Ubuntu MATE daily iso painless update script

As you may know, Ubuntu MATE 21.04 is coming soon (in about 3 months) and you can already test the daily *.iso images in order to help the devs or tinker with new features.

"Problem" is, the ISO is updated daily and it can be a hassle to download ~2.5-2.8gb every day if you have a bandwidth limit or crappy internet. Luckily, there's a little utility called zsync that allows you to update your current iso with the new content from the latest one.

So how does Zsync work ?

  • Download the Ubuntu MATE daily ISO
    Grab hirsute-desktop-amd64.iso from the daily Ubuntu MATE 21.04 website or if you prefer with a terminal:
    wget https://cdimage.ubuntu.com/ubuntu-mate/daily-live/current/hirsute-desktop-amd64.iso
  • Install zsync with sudo apt install -y zsync
  • Move your iso to a folder you'd like to use for this purpose, for example ~/Downloads/umdaily/.
  • Once a new iso is available, move to that folder, in this case cd ~/Downloads/umdaily/ and then use zsync -i *.iso http://cdimage.ubuntu.com/ubuntu-mate/daily-live/current/hirsute-desktop-amd64.iso.zsync to update your iso to the newest one. Once complete, the old iso will be renamed with a *.zs-old extension.

As I'm quite lazy I decided to make a little script to automate the process with a bash script:
1 - Install Zsync if not already done:
sudo apt install -y zsync
2 - Creating the testing ISO folder:
First, In order to use the script you need to create the folder used for that sole purpose where your daily Ubuntu MATE iso will be stored/modified.
3 - Editing the script:
Then At the top of the script, there are two variables. FOLDER and CODENAME.
You need to edit the path from the FOLDER variable with the directory chosen for your isos. Default is /home/user/Documents/umdailyiso/.
The CODENAME one allows you to be lazy in the future with the next testing windows. Let's say, if Ubuntu 21.10 is named inestimable iguana for instance, just replace hirsute with inestimable and it will download the right iso. hirsute (21.04) is the default at the time of this post.
4 - Saving the script and making it executable:
Then, save the content of the script to a file, save it as zsum for example. Store it with your other scripts.
Then you need to make it executable (chmod +x zsum in the folder it's located in or right click on the file, properties, permissions and tick the case to allow it to be executed as a program).
To run it, open a terminal in the folder where the script is stored and type ./zsum
5 - Achieving the pinnacle of laziness with a .bashrc alias:
If you want to make it easier, add it to your .bashrc aliases.
To do so, edit your .bashrc file (pluma ~/.bashrc or nano ~/.bashrc) and at the bottom with the other aliases add this one:
Edit it of course with the path to your script, for example /home/yourname/Documents/scripts/zsum then save it, open a terminal and enter source ~/.bashrc.
Now, when you type zsum in a terminal, it will download/update your daily Ubuntu MATE iso in the folder specified in the script.

The script itself:


#  Ubuntu MATE daily iso updater

function noiso()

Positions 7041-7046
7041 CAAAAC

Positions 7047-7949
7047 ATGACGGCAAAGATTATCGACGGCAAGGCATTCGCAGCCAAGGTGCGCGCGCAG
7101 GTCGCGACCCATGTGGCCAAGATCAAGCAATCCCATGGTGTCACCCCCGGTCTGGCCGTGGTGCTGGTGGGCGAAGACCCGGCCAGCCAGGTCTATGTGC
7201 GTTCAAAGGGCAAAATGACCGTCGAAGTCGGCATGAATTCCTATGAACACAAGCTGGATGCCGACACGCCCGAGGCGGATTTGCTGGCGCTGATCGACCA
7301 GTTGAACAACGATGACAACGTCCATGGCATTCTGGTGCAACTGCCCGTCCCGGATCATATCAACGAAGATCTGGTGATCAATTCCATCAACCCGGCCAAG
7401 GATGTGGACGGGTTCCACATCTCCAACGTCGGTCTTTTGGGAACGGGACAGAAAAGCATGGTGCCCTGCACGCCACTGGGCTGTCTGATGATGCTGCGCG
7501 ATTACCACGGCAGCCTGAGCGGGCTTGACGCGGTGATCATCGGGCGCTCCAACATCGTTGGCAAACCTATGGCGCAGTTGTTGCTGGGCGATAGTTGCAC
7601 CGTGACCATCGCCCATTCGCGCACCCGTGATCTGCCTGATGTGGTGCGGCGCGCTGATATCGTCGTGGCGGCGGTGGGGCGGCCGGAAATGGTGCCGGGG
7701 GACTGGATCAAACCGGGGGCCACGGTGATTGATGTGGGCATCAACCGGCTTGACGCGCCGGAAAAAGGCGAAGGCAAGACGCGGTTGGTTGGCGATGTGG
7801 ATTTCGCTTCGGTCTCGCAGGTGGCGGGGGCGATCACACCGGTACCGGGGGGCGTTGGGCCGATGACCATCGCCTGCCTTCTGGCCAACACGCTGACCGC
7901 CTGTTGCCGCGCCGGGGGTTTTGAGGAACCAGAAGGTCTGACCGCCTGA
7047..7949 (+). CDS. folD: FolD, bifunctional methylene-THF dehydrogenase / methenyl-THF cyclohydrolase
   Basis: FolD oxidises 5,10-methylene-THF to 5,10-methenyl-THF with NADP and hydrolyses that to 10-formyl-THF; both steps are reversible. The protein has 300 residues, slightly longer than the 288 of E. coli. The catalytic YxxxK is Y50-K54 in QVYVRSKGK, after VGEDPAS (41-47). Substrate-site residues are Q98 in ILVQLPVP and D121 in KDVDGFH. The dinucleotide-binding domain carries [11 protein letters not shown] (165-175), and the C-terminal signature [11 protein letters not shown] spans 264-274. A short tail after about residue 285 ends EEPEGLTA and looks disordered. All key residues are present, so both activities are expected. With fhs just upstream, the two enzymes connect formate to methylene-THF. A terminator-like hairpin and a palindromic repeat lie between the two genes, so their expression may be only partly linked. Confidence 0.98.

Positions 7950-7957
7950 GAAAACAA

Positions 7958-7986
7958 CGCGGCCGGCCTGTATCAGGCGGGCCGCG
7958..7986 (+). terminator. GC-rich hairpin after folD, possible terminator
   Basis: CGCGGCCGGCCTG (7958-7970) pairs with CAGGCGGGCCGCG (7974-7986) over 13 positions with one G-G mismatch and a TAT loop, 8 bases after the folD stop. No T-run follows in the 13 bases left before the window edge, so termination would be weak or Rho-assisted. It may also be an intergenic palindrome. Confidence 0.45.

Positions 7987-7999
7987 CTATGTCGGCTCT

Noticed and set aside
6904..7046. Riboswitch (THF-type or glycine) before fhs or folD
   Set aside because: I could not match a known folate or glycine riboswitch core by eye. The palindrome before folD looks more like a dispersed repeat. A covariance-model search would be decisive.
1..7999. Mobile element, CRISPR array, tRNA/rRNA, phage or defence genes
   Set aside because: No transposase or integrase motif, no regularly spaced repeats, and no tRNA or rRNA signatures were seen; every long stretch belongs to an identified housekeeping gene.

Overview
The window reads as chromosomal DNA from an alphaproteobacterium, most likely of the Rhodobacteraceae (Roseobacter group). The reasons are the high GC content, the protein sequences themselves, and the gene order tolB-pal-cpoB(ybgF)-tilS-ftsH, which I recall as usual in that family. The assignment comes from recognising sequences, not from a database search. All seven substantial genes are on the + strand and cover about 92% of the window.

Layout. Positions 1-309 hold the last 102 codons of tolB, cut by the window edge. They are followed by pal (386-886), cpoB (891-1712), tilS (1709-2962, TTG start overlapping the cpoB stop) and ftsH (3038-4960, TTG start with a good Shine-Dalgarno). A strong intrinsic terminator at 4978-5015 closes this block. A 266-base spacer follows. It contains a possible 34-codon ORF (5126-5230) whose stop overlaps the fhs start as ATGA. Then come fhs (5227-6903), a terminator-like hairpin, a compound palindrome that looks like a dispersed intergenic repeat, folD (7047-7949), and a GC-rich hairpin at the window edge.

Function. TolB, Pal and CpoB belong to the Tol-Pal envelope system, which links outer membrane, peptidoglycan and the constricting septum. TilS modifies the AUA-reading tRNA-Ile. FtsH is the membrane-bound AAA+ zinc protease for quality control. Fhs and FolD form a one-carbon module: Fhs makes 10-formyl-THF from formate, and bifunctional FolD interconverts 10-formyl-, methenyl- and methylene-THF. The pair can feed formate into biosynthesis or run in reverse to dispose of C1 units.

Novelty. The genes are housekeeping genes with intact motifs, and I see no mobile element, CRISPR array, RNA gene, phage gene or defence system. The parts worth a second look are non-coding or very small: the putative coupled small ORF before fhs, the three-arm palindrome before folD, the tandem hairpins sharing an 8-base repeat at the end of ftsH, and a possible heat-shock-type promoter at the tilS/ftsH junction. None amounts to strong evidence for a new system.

echo 'Ubuntu MATE daily iso not found...'
echo 'Downloading the latest Ubuntu MATE daily iso...'
wget https://cdimage.ubuntu.com/ubuntu-mate/daily-live/current/$CODENAME-desktop-amd64.iso
echo 'Download complete.'

function iso()
echo 'Ubuntu MATE daily iso spotted...'
echo 'Updating the daily Ubuntu MATE iso...'
zsync -i *.iso http://cdimage.ubuntu.com/ubuntu-mate/daily-live/current/$CODENAME-desktop-amd64.iso.zsync
echo 'Update complete.'
echo 'Deleting previous iso...'
rm *-old

if [ $(cd $FOLDER && ls *.iso | grep -sw $CODENAME | wc -l) = "0" ] ; then
elif [ $(cd $FOLDER && ls *.iso | grep -sw $CODENAME | wc -l) = "1" ] ; then

Note: comment the rm *-old line if you want to keep the previous daily iso.

Have fun !


I have a single line alias to update my zsync's for each iso I use:

alias zsynck="cd /media/vmc/xSSD/ISO && zsync -i kubuntu.iso http://cdimage.ubuntu.com/kubuntu/daily-live/current/hirsute-desktop-amd64.iso.zsync -o kubuntu.iso"
alias zsyncm="cd /media/vmc/xSSD/ISO && zsync -i mate.iso http://cdimage.ubuntu.com/ubuntu-mate/daily-live/current/hirsute-desktop-amd64.iso.zsync -o mate.iso"
alias zsyncu="cd /media/vmc/xSSD/ISO && zsync -i ubuntu.iso http://cdimage.ubuntu.com/daily-live/pending/hirsute-desktop-amd64.iso.zsync -o ubuntu.iso"
alias zsyncx="cd /media/vmc/xSSD/ISO && zsync -i xubuntu.iso http://cdimage.ubuntu.com/xubuntu/daily-live/current/hirsute-desktop-amd64.iso.zsync -o xubuntu.iso"
alias zsyncl="cd /media/vmc/xSSD/ISO && zsync -i lubuntu.iso http://cdimage.ubuntu.com/lubuntu/daily-live/current/hirsute-desktop-amd64.iso.zsync -o lubuntu.iso"
I "cd" to iso location to remove "old". Also look at sizes to see if increase/decrease.

Then in my "grub.cfg" I have a ISO loopback menu to load or install any of the Ubuntu's iso's:

menuentry "ISO" {
rmmod tpm
set isofile="/ISO/ubuntu.iso"
loopback loop (hd1,1)$isofile
linux (loop)/casper/vmlinuz boot=casper toram maybe-ubiquity iso-scan/filename=$isofile noprompt noswap noeject
initrd (loop)/casper/initrd

Then I just edit the grub.cfg set isofile to the one I want to boot, for either checking, testing, installing.